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Support to Korean Resistance: Has the Time Come?
David S. Maxwell
“It is time to take a professional approach to supporting a resistance among the Korean people living in the north.”
Unification of Korea is the only outcome that will solve three of the most intractable problems in Northeast Asia: (1) the Kim Family Regime’s nuclear threat; (2) the human rights atrocities and crimes against humanity that have been perpetrated on the Korean people living in the north each and every day for the past six decades; and (3) the threat to peace and prosperity in the region. It is only through unification, described as “a stable, secure, peaceful, economically vibrant, non-nuclear peninsula, reunified under a liberal constitutional form of government determined by the Korean people,” that can bring security and stability to Northeast Asia. No enlightened person can deny that this is what all Korean people deserve.
The combination of threats posed by North Korea with its conventional and asymmetric military capabilities, and the impact of conflict on the region and globally as well as the thought of the humanitarian crisis with 25 million hungry and suffering Korean people, has paralyzed the nations that have a major role in the region (the Republic of Korea, the United States, Japan, China, and Russia) as well as the broader international community. For decades we have approached the security and humanitarian problems through stovepipes trying to solve pieces and parts of the overall problem. There are the Six Party Talks trying to solve the nuclear problem while the regime continues to develop and test nuclear weapons and missile delivery systems while rewriting its constitution to call itself a nuclear state. For the first time there is the United Nations Commission of Inquiry (COI) investigation of the human rights atrocities that called for the referral of Kim Jong-un to the International Criminal Court. There are many other initiatives of engagement with governments and non-government organizations to assist the north with education, technology development, and agricultural development as well as food aid trying to assist the Korean people living in the north.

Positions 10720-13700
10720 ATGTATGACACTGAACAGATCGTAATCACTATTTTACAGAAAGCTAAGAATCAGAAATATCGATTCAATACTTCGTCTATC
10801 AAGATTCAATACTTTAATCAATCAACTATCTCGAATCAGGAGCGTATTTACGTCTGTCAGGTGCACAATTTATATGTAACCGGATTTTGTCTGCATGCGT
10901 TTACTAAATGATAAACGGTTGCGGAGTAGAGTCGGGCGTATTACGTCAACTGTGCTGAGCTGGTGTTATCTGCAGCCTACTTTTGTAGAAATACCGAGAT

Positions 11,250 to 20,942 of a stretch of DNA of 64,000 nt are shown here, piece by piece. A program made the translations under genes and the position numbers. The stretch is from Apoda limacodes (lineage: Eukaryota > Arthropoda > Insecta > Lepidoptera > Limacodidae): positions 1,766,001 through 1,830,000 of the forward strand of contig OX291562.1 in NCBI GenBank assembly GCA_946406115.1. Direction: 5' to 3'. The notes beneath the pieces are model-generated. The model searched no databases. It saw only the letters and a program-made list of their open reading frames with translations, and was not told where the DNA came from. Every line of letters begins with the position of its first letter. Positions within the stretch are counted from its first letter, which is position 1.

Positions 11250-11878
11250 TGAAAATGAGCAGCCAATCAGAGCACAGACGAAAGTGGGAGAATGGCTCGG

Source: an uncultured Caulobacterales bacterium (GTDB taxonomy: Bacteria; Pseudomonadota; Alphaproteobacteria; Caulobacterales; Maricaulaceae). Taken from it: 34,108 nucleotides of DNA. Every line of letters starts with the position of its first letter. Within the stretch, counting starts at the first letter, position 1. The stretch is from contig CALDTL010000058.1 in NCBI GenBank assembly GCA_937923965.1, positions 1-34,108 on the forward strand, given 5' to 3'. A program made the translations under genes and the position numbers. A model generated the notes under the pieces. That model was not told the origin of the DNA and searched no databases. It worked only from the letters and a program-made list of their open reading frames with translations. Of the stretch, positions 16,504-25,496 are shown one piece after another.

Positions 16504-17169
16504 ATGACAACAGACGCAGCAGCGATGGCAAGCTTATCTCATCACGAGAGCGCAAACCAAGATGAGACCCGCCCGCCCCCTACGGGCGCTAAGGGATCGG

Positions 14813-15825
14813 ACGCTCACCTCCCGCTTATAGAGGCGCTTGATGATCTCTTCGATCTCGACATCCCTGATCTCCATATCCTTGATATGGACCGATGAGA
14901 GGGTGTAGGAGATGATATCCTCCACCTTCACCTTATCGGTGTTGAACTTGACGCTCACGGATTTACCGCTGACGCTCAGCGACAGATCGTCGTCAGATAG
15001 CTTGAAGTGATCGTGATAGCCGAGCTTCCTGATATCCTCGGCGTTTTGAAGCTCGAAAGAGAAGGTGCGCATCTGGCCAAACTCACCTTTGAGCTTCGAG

It is time to recognize the central problem and to understand that nuclear weapons and human suffering are the result of one thing: the existence of the Kim Family Regime and its oppression and enslavement of the Korean people living in the north. With recognition of the problem it may be possible to harness or at least orchestrate the actions of the many disparate organizations to achieve one goal: to free the people in the north and reunite the entire Korean peninsula.
Of course to many this is interpreted as regime change and in effect that is what I am arguing except that I am not arguing for an externally imposed regime change but one organized, led, and executed by people from within the northern part of Korea so that they can be free to peacefully reunite with their Korean brothers and sisters in the Southern half of the peninsula.
What stymies the international community and regional powers from achieving decisive change in the Kim Family Regime behavior and solving the nuclear and human rights issues is first and foremost the existence of the Regime and its vital national interest: regime survival. The regime will not succumb to international engagement or pressure or carrots or sticks. It will only continue to practice its time worn strategy of conducting blackmail diplomacy by using provocations to gain political and economic concessions while conducting illicit activities (counterfeiting, drug trafficking, and weapons proliferation to rogue states and non-state actors) around the world to gain hard currency and vital resources to ensure survival of the regime. There is no carrot or stick that will cause the regime to end its quest for nuclear weapons or lift the yoke of oppression from the people in the north because both are deemed as key to regime survival.